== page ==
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FRC Public Comments Highlight ‘Dangers’ to Women and Children in Proposed Title IX Redefinition of ‘Sex’

September 14, 2022

On September 12, in response to the U.S. Department of Education’s proposed Title IX ruling which redefines “sex” to include “sexual orientation” and “gender identity,” Family Research Council (FRC) submitted a public comment addressing both the legal and social ramifications of this controversial ruling.

As of this writing, the public comment is under review, awaiting reply from the Department of Education, according to Meg Kilgannon, senior fellow for Education Studies at FRC. “I’m very eager to hear their response on the Family Impact Assessment and on their proposed definition of parental status,” said Kilgannon. While the record high 180,000 public comments on Title IX won’t all receive a personalized reply, FRC hopes to find itself in a different position, given the legal analysis provided by its public policy experts.

FRC has commented on four areas that would impact the public:

  1. The proposed rule’s regulatory impact on families;
  2. The proposed rule’s effects on women’s protection under Title IX’s “discrimination on the basis of sex”;
  3. The proposed rule’s definition of parental status; and
  4. The proposed rule’s encouragement of “gender affirming” policies and practices that are dangerous for children, undermine parental rights, and have real costs for schools.

Title IX’s regulatory impact on family well-being must be measured against seven legal criteria which, according to FRC analysis, has not been met. “Federal agencies are required by law to ‘assess the impact of proposed agency actions on family well-being,’” as stated by Omnibus Consolidated and Emergency Supplemental Appropriations Act. FRC has requested the Department of Education to provide an impact analysis on family well-being and parental rights per federal law requirements. 

If the ruling adopts “gender identity,” women will lose protection under the law, since a “rational understanding of the term ‘sex’ (will be) impossible.” “Moreover, this makes it impossible to prohibit any discrimination on the basis of sex,” FRC commented. Many have observed that the ideology has already led to discrimination against women in sports and jeopardized their safety in public restrooms.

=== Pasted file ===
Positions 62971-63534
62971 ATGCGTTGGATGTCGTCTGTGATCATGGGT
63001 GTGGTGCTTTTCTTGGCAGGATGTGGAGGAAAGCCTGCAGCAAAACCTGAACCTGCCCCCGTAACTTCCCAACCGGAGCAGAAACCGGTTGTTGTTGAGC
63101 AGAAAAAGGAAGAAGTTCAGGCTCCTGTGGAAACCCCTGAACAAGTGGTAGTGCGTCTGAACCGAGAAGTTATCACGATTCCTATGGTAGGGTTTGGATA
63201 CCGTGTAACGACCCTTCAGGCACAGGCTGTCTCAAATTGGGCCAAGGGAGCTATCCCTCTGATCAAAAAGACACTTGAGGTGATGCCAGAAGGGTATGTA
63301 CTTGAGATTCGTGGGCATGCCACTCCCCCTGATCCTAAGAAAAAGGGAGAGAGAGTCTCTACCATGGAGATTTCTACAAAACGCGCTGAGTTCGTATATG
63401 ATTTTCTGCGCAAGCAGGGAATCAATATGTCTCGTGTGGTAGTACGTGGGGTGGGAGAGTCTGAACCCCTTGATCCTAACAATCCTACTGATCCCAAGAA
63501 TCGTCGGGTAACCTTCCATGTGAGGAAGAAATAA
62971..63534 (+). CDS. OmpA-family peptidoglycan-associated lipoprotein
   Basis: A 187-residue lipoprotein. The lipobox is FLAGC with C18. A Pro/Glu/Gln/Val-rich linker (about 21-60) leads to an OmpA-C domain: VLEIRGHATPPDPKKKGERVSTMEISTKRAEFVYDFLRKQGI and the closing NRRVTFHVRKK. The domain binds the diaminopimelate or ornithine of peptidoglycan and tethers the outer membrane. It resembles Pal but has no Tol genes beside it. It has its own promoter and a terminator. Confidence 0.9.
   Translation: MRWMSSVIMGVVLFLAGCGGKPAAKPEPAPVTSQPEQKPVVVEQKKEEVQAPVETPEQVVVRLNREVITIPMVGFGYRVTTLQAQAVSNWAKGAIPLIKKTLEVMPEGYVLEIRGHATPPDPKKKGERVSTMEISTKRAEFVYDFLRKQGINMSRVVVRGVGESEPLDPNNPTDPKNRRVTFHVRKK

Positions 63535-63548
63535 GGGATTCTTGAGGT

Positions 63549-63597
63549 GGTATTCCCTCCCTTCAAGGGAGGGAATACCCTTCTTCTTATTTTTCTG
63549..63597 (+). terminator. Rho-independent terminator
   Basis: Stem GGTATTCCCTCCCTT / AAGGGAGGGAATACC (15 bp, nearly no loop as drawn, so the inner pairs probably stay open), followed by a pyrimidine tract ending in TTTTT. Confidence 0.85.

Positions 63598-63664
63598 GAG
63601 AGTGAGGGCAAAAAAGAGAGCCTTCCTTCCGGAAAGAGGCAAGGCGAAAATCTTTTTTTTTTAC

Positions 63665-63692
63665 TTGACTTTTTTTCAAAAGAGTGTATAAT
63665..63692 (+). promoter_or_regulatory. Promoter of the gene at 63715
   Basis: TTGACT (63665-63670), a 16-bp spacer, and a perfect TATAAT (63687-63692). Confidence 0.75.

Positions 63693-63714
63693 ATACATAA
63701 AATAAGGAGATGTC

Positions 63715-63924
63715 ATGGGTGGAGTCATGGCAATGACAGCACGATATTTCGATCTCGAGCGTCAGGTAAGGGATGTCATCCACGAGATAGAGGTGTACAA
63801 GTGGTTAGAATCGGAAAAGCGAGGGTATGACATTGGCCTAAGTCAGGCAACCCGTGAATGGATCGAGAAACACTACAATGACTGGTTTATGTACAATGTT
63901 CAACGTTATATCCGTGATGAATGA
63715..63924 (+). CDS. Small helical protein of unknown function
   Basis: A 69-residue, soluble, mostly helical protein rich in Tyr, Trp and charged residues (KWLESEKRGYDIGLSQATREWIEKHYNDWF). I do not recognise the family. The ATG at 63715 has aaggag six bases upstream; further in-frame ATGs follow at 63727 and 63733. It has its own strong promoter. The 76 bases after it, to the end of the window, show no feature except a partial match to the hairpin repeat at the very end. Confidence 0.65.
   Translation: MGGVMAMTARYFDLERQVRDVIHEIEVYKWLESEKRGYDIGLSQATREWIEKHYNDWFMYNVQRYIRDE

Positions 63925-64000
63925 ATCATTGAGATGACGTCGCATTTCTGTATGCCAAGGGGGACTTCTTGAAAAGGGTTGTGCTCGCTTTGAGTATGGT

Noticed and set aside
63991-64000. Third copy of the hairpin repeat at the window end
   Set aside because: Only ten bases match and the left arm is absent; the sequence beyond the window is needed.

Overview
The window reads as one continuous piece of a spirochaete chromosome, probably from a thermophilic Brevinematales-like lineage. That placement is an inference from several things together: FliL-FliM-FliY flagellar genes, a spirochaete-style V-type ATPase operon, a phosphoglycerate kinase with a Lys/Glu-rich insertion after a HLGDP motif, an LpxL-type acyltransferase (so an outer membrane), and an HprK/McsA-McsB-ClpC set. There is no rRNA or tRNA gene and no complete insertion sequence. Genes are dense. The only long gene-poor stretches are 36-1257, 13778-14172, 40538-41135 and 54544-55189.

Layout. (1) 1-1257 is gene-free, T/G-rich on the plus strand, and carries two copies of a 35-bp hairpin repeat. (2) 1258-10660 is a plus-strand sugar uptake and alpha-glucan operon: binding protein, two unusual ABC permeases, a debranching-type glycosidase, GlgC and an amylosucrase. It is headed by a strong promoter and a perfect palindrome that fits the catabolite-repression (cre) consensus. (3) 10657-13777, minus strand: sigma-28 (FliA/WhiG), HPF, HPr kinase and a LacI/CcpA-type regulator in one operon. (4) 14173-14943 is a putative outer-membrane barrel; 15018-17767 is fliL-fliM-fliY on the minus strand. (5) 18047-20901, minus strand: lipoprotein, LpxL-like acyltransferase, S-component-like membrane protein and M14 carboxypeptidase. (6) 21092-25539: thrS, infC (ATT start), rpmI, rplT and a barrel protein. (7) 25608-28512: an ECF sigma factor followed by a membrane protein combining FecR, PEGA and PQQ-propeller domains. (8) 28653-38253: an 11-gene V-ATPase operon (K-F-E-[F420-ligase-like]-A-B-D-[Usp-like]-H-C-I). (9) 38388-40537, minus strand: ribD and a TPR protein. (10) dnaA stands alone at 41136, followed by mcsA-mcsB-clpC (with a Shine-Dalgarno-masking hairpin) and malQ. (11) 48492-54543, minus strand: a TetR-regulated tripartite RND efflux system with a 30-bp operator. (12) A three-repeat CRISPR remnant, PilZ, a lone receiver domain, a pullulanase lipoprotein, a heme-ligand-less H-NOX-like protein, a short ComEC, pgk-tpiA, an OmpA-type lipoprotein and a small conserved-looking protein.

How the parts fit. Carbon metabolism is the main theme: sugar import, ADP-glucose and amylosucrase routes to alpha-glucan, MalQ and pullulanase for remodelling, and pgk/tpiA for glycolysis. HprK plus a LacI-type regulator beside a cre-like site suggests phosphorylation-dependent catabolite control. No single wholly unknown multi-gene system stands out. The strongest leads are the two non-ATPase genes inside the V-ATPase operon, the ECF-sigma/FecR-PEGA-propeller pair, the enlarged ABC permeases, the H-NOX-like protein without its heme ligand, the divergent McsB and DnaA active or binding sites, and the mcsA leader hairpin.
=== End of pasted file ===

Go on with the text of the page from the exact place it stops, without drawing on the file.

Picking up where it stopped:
Mary Szoch, director of the Center for Human Dignity at FRC, has submitted a separate public comment on behalf of the organization critiquing the changes suggested under Title IX. “This proposed rule is unnecessary and would negatively impact women working at or attending educational institutions,” wrote Szoch. “[Title IX] should have resulted in an entirely new world that embraced women in their entirety — including their capacity to be mothers — and carved out space for them in the classroom and boardroom.” Szoch wrote that Title IX’s original intention “never fully materialized” after Roe v. Wade was passed.

In a first ever attempt, the U.S. Department of Education has also put forward a definition of “parental status” under Title IX. Although the definition only pertains to cases in education and employment, FRC has expressed skepticism, calling the definition of limitations naïve. “The redefinition of ‘sex’ to include nebulous concepts like ‘sexual orientation’ and ‘gender identity’ are evidence of the current administration’s inability to confine itself to the bounds of nature and reason, let alone common sense.”

In addition, many argue that the new ruling would encourage children’s gender transition surgery, cement gender identity ideologies in education, and pit schools and parents against each other. “As proposed, this ‘expansion’ of Title IX is a danger to children, parental rights, and education itself. The redefinition of ‘sex’ to include concepts such as ‘gender identity’ is well beyond the scope and original intent of Title IX,” Family Research Council concluded.

Renata Kiss is an FRC intern at The Washington Stand.